“Only church leaders possess states without defending them and subjects without governing them.” So said Renaissance philosopher Niccolò Machiavelli in his historical treatise The Prince. Religion, he suggests, is a political necessity, the tool of a ruling class unable to rationally legitimise the massive social inequality of feudal society.

Whilst such a system might seem positively medieval to us now, in the age of the 1 and the 99% and lease-only housing in the capital, it seems that the legacy of ye olde, aristocratic Britannia might not be so remote. Religious states still exist also – Saudi ‘women can’t drive’ Arabia, for instance – and ‘secular’ Britain must count itself as one of only two sovereign states in the world to theocratically maintain the presence of unelected bishops within their political system (the House of Lords). The other is Iran.

But the times they are a-changing, and if the world wars of the 20th century began to erode religious faith in the west, then the proliferation of the world wide web has only exacerbated that process. “Religions have depended on the relative isolation and ignorance of their flocks, forever, and this is all breaking down,” asserts Daniel C. Dennett, the co-director of Tufts’ Centre for Cognitive Studies.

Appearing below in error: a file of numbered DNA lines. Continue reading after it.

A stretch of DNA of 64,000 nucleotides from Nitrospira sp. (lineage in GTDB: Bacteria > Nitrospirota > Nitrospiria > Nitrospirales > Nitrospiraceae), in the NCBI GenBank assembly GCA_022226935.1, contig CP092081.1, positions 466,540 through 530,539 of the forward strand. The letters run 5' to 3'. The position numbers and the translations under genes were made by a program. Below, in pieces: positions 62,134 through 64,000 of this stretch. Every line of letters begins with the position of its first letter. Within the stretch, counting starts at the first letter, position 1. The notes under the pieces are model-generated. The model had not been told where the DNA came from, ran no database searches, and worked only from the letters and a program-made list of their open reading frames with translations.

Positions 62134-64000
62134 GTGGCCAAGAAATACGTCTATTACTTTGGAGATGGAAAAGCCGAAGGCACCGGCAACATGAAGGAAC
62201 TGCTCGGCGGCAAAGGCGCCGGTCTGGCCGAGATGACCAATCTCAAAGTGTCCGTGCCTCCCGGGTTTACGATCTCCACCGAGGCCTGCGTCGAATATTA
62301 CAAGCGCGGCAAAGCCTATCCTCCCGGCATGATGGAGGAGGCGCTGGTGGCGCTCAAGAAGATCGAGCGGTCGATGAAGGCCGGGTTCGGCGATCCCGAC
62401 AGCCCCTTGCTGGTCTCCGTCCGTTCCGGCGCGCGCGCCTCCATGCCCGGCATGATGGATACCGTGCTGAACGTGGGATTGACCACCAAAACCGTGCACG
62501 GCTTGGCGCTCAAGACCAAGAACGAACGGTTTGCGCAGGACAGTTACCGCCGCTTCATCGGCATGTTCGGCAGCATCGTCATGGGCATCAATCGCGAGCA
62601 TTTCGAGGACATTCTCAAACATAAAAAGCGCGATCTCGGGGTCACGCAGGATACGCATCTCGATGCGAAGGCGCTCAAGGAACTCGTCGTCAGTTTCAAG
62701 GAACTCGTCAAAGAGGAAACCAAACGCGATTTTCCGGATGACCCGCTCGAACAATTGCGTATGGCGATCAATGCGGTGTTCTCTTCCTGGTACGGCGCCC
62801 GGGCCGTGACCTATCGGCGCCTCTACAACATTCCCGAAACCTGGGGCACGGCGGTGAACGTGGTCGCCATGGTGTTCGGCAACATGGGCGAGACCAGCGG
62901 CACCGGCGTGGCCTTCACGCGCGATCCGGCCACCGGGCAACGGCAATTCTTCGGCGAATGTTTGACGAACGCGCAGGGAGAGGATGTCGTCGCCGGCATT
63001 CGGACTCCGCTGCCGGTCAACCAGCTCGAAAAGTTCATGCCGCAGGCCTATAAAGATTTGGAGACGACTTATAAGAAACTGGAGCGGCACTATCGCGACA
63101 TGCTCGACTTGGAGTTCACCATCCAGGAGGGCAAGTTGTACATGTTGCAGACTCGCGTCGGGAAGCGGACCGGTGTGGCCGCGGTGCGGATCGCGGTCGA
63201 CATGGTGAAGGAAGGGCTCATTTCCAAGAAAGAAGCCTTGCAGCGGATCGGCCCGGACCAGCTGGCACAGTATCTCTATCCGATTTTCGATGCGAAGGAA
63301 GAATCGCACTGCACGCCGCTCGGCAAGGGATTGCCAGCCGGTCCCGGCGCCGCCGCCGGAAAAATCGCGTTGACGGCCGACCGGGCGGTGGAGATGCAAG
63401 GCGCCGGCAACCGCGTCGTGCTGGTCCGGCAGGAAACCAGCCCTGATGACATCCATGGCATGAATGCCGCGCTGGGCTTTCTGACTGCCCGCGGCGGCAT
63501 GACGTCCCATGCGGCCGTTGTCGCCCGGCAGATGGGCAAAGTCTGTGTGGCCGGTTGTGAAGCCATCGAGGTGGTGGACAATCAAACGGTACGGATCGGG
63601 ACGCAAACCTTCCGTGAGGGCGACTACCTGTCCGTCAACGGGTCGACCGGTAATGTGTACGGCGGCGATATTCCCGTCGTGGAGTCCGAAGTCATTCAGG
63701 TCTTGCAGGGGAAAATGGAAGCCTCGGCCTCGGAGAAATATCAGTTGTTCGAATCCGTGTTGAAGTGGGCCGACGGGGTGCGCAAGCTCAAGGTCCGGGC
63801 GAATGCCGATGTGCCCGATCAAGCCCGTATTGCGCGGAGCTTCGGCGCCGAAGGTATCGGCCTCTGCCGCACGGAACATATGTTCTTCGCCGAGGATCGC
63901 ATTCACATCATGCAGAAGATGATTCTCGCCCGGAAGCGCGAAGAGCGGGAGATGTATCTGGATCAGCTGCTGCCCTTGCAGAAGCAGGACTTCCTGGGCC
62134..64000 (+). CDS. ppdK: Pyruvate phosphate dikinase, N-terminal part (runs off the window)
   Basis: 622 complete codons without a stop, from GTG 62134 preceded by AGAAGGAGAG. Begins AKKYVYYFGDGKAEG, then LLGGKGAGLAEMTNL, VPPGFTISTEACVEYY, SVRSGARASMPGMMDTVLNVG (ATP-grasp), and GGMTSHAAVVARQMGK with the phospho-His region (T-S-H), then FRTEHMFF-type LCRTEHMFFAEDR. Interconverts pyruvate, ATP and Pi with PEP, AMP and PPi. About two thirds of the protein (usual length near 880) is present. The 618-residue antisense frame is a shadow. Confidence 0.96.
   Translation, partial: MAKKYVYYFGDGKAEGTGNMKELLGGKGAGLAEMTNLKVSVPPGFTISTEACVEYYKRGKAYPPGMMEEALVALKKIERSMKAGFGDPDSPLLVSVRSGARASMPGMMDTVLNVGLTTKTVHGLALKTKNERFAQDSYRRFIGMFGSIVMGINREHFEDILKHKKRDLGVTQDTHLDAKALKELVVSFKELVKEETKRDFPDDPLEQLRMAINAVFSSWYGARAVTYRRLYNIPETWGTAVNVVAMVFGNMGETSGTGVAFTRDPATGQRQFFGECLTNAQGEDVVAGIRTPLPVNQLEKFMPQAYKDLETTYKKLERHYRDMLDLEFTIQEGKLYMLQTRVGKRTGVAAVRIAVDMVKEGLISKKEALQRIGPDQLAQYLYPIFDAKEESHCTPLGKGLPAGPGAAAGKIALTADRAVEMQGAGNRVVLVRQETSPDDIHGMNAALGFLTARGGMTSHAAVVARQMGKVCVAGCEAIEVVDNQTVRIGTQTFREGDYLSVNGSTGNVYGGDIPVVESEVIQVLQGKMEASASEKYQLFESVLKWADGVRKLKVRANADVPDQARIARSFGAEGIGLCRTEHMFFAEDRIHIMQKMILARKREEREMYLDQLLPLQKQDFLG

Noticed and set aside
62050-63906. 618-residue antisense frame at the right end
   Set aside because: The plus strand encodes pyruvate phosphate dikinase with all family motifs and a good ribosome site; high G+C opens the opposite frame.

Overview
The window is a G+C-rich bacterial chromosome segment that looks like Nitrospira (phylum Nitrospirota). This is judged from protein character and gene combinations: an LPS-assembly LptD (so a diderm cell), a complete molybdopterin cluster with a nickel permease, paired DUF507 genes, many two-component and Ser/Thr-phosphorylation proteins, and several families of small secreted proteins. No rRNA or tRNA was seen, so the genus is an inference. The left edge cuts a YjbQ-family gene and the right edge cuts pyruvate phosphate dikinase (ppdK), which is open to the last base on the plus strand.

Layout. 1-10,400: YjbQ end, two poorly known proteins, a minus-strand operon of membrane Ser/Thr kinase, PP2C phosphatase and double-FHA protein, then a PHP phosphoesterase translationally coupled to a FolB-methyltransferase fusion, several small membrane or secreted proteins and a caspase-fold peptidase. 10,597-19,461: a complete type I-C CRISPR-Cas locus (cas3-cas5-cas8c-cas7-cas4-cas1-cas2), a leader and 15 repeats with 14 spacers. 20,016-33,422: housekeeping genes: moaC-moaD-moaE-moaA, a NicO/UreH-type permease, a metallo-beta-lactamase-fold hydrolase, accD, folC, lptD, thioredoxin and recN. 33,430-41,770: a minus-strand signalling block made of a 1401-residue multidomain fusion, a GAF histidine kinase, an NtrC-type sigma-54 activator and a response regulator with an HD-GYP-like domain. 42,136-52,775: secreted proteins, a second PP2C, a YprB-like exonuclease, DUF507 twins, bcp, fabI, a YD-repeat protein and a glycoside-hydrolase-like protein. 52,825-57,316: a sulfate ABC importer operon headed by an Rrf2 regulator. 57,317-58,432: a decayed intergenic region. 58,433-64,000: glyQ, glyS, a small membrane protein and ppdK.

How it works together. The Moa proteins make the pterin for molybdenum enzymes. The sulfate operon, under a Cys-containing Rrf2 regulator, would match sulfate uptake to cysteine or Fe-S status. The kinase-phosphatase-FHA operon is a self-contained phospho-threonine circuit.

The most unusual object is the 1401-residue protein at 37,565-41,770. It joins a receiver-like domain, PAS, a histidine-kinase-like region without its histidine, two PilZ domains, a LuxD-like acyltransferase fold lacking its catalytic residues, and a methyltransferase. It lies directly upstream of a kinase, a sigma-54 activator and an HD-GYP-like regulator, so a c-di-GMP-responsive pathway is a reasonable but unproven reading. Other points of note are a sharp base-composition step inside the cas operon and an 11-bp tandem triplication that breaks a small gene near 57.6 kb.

Dennett’s theory is certainly lent support by a recent YouGov poll, which found that “the place of religion in the lives of young Britons is smaller than ever.” Asked by YouGov which figures had any influence whatsoever on their lives, only 12% of British 18-24 year olds said religious leaders influenced them, less than half the number influenced by brands (32%) and politicians (38%), and significantly lower than those influenced by celebrities (21%).